SpaceX launched its 20th Falcon 9 rocket of the year on Wednesday, and the booster lofting the Transporter-2 mission completed yet another successful flight to orbit.
This launch continues to cement the progress SpaceX has made toward the viable reuse of rocket first stages. This particular rocket core, named B1060 for booster number 1060, had previously flown into space seven times. Its first launch was a GPS III satellite mission for the US Space Force on June 30, 2020. So with Wednesday’s flight, the rocket has now flown eight missions in a calendar year.
That is a rate of one mission every 1.5 months. However, since early January, this same rocket has flown five missions, so it is approaching a rapid cadence of one launch per month. This is unprecedented for the Falcon 9 rocket or any other orbital spacecraft in history. Each of NASA’s space shuttle orbiters, for example, typically only flew one to two times per year, needing significant refurbishment between each flight.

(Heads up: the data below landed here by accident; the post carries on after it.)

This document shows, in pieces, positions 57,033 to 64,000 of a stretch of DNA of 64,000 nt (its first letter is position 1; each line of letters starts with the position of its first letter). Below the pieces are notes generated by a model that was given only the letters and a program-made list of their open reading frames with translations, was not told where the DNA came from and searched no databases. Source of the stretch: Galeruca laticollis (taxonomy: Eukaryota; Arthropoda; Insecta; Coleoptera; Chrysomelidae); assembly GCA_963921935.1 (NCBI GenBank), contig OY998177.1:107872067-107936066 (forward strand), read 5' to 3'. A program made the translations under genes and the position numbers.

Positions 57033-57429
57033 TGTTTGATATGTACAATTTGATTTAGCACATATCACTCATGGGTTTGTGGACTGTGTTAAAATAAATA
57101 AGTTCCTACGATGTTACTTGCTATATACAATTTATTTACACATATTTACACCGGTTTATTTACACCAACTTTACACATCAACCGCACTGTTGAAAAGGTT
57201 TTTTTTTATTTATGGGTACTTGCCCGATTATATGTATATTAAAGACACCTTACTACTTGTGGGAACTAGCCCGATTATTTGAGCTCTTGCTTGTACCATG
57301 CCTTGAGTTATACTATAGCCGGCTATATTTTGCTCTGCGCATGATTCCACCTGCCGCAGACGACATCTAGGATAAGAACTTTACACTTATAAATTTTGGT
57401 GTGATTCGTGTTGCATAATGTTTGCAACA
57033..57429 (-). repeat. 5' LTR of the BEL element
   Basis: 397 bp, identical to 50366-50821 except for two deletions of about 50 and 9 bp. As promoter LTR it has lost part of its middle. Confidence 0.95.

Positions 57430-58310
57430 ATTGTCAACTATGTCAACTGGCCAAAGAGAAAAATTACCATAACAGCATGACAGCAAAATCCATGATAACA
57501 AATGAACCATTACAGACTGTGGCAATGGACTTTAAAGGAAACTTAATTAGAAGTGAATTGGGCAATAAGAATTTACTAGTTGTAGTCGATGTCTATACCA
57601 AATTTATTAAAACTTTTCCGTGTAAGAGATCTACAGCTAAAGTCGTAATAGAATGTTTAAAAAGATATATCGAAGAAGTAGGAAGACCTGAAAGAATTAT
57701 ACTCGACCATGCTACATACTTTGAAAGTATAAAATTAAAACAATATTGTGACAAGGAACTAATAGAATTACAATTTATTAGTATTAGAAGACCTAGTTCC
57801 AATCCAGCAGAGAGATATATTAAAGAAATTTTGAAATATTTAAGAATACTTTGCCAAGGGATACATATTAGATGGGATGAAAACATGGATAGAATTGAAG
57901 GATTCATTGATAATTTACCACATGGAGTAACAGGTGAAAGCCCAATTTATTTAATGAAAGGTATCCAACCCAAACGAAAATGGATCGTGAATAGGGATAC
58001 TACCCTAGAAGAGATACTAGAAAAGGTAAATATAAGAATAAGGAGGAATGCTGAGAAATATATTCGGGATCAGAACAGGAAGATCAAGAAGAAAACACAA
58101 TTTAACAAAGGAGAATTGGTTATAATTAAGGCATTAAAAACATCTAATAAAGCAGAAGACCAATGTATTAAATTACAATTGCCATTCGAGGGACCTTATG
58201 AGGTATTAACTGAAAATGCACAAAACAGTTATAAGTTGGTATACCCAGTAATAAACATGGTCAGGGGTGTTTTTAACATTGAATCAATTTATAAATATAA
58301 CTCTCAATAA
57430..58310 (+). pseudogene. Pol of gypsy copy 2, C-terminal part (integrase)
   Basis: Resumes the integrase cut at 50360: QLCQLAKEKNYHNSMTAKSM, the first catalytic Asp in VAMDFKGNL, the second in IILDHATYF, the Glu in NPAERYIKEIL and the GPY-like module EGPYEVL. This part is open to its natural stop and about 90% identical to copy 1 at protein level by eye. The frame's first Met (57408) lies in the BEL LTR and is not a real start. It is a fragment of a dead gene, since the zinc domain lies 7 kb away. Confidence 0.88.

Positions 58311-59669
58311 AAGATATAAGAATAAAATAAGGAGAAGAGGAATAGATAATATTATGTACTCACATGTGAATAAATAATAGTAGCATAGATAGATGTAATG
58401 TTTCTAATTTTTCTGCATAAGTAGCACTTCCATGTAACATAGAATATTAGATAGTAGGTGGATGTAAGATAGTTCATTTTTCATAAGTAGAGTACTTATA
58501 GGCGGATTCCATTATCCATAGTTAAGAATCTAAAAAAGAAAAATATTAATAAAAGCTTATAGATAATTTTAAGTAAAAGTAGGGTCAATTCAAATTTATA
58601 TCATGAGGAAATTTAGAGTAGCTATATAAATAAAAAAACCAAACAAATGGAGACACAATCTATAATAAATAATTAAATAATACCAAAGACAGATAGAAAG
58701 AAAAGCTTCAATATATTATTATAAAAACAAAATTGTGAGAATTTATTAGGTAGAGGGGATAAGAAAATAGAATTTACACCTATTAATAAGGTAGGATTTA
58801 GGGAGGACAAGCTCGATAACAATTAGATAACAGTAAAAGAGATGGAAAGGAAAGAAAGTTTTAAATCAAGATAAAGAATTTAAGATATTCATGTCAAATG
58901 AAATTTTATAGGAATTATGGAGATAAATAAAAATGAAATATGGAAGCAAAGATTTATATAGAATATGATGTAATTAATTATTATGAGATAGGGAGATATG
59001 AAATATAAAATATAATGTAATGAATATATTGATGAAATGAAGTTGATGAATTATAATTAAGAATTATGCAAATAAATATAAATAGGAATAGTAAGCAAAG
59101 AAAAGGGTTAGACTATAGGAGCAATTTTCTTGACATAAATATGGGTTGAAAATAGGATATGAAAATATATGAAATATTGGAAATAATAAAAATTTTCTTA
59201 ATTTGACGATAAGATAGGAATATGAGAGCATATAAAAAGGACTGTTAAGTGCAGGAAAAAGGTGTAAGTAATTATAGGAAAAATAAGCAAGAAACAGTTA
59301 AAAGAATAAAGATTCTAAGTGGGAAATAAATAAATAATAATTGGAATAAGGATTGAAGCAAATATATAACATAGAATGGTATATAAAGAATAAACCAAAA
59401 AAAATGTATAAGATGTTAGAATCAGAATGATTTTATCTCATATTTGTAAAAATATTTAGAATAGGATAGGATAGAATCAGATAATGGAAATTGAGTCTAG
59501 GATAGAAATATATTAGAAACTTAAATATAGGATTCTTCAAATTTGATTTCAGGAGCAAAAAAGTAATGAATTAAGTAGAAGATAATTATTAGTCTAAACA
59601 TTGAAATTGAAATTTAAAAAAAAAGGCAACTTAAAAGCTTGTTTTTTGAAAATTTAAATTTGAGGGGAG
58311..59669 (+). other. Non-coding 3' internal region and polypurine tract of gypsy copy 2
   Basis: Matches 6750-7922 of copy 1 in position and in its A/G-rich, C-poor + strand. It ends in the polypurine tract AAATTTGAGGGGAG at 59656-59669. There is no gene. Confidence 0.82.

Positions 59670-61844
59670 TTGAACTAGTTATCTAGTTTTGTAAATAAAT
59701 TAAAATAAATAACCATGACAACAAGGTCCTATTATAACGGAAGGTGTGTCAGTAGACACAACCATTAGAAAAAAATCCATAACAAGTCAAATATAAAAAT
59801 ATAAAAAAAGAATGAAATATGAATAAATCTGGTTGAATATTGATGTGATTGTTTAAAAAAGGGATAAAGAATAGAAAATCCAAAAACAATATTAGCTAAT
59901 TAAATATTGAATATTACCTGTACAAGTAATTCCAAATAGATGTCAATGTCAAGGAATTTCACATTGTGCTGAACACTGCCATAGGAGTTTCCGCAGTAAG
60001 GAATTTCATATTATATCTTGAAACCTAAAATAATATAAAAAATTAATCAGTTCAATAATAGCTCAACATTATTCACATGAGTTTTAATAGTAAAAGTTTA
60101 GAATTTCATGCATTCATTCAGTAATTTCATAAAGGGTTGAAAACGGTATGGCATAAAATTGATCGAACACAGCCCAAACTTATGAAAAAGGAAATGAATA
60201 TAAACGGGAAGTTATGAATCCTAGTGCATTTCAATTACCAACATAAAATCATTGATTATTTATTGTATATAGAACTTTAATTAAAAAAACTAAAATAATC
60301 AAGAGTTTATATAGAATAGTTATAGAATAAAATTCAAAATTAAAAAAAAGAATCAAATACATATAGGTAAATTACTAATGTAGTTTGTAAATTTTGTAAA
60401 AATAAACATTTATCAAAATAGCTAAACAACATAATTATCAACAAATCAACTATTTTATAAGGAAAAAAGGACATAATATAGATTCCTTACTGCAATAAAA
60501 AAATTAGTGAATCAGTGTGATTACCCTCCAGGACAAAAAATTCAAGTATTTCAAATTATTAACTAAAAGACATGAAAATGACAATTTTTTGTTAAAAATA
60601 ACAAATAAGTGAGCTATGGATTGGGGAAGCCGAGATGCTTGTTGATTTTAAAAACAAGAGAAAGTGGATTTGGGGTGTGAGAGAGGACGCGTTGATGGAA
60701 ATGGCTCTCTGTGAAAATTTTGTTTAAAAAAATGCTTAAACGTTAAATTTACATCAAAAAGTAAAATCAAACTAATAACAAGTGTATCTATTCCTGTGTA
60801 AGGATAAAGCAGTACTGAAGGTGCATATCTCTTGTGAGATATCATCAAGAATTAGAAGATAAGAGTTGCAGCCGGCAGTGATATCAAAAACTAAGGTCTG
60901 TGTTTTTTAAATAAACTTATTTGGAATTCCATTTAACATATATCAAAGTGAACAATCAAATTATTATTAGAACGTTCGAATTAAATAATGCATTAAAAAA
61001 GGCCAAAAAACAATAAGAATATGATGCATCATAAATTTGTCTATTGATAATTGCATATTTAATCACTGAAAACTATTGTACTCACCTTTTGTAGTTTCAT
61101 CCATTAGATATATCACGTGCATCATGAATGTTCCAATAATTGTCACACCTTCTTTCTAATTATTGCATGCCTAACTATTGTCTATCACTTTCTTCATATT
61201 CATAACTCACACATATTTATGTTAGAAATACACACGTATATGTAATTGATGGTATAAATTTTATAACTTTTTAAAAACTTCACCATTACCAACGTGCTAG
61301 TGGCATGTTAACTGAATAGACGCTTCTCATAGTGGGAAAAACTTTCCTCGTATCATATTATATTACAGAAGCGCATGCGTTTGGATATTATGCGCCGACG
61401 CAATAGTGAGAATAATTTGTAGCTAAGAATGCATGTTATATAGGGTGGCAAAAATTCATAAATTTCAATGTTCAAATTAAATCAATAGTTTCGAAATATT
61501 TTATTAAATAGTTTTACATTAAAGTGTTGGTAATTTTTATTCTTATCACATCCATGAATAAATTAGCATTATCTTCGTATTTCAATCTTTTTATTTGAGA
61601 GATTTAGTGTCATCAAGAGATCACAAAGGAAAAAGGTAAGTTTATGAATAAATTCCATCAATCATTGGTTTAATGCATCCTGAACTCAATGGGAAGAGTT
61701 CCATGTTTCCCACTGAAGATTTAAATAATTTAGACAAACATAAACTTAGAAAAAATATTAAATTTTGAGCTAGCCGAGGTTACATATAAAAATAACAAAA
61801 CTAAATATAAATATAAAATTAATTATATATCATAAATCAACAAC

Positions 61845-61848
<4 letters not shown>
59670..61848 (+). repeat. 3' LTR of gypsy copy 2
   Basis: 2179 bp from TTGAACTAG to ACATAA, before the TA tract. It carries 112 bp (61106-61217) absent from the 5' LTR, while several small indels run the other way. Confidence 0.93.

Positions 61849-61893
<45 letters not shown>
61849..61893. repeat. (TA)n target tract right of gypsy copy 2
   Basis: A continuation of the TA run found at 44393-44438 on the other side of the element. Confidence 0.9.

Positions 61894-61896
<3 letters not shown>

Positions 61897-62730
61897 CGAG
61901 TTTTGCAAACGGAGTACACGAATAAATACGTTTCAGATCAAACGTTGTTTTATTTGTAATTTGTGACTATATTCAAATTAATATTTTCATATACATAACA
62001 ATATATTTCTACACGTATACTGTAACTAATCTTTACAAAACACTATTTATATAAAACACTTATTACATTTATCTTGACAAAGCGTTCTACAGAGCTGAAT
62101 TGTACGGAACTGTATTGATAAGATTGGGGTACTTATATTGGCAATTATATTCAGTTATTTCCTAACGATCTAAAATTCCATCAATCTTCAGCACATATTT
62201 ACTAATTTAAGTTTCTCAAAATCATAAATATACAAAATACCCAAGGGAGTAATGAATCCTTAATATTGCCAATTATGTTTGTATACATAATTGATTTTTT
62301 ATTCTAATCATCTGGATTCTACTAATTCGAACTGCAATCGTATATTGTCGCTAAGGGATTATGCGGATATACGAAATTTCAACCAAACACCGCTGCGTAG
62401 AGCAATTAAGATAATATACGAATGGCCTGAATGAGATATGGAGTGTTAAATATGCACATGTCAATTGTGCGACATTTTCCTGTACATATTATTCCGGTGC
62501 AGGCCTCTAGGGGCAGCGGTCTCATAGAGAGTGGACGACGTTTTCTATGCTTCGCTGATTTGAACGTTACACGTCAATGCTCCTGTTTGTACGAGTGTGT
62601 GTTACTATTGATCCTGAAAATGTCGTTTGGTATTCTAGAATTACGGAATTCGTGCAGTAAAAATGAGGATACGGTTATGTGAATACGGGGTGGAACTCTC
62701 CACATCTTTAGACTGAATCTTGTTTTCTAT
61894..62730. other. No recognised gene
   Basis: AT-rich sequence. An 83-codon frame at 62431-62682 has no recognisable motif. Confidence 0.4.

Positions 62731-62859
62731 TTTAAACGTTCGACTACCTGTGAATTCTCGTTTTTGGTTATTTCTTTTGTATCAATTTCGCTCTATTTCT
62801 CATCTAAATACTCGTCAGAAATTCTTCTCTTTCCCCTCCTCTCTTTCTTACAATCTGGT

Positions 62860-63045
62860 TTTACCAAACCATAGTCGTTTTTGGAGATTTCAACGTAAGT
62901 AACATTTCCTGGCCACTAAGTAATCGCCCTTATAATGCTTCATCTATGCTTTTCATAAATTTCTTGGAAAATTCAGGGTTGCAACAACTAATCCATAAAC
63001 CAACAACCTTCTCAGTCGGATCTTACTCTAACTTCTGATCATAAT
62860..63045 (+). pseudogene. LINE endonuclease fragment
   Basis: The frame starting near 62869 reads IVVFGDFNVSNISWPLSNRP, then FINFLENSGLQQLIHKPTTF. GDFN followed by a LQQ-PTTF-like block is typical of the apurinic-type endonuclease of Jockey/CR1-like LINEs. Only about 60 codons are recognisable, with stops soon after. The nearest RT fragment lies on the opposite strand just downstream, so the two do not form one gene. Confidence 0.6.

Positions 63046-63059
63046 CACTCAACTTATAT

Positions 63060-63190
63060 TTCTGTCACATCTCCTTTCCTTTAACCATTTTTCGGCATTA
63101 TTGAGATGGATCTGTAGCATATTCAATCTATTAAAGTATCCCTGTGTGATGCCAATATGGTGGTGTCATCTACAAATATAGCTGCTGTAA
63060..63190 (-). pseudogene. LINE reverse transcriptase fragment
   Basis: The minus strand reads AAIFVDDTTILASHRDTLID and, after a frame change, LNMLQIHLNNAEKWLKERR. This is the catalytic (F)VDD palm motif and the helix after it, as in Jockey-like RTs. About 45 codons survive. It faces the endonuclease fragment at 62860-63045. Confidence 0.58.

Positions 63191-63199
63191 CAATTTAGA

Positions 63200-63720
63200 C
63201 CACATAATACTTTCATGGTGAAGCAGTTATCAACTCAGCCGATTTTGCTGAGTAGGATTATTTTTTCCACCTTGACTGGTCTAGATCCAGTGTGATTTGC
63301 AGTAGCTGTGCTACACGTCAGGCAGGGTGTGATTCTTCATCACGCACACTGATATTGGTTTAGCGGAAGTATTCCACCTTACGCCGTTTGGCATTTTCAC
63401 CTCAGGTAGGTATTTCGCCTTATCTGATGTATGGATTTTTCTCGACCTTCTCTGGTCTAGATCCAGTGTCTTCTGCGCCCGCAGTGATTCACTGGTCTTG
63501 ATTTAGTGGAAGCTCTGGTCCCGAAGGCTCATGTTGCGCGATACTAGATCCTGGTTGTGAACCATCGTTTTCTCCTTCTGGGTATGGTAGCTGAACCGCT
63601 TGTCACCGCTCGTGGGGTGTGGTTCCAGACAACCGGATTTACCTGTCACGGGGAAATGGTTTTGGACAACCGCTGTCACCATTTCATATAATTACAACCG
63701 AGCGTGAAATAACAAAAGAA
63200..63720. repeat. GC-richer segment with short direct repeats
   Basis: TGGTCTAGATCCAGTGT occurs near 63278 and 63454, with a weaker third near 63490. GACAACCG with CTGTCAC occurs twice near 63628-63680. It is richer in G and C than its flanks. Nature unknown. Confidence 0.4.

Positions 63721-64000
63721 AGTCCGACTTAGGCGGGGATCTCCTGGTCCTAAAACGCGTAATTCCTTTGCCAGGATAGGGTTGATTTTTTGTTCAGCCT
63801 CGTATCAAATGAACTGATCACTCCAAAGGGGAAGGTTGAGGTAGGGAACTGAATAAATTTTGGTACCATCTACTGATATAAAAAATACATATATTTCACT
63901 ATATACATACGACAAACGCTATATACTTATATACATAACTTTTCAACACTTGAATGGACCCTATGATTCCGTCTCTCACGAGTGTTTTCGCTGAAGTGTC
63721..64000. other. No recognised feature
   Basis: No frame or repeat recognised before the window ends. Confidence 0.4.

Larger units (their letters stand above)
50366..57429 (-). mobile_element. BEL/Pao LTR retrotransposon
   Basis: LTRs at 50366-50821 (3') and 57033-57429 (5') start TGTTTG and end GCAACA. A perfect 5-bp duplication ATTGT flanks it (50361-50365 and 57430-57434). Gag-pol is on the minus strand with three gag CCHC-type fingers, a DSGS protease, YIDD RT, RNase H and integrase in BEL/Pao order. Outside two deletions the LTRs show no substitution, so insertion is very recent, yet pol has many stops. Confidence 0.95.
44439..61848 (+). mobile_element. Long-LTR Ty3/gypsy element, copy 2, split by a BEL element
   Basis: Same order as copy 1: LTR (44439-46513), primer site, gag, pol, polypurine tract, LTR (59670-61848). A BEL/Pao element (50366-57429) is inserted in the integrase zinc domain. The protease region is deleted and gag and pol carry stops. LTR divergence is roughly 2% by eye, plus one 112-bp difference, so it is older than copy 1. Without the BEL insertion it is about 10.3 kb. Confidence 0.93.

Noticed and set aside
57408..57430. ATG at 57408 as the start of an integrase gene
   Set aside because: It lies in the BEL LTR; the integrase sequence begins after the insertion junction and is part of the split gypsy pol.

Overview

With the Falcon 9, by contrast, SpaceX has been able to learn from dozens of booster re-launches, and this has allowed the company to streamline the refurbishment needed between missions. “Work needed between flights is less & less, as shown by shortening time between reflights,” SpaceX founder Elon Musk said on Twitter Wednesday.
The rapid reuse of the Falcon 9 rocket also makes for some stellar visuals. The Transporter-2 mission launched Wednesday carried several dozen small satellites, but the overall payload mass was low enough that the booster could carry enough fuel to return to a landing site near the launch site. This means our photographer, Trevor Mahlmann, was able to get excellent photographs of both the launch and landing.
Moreover, Mahlmann was able to compare what B1060 looked like a year ago, when he captured images of the GPS II launch, to what the booster looks like today. Sooty the rocket, we would say, has never looked better.
Listing image by Trevor Mahlmann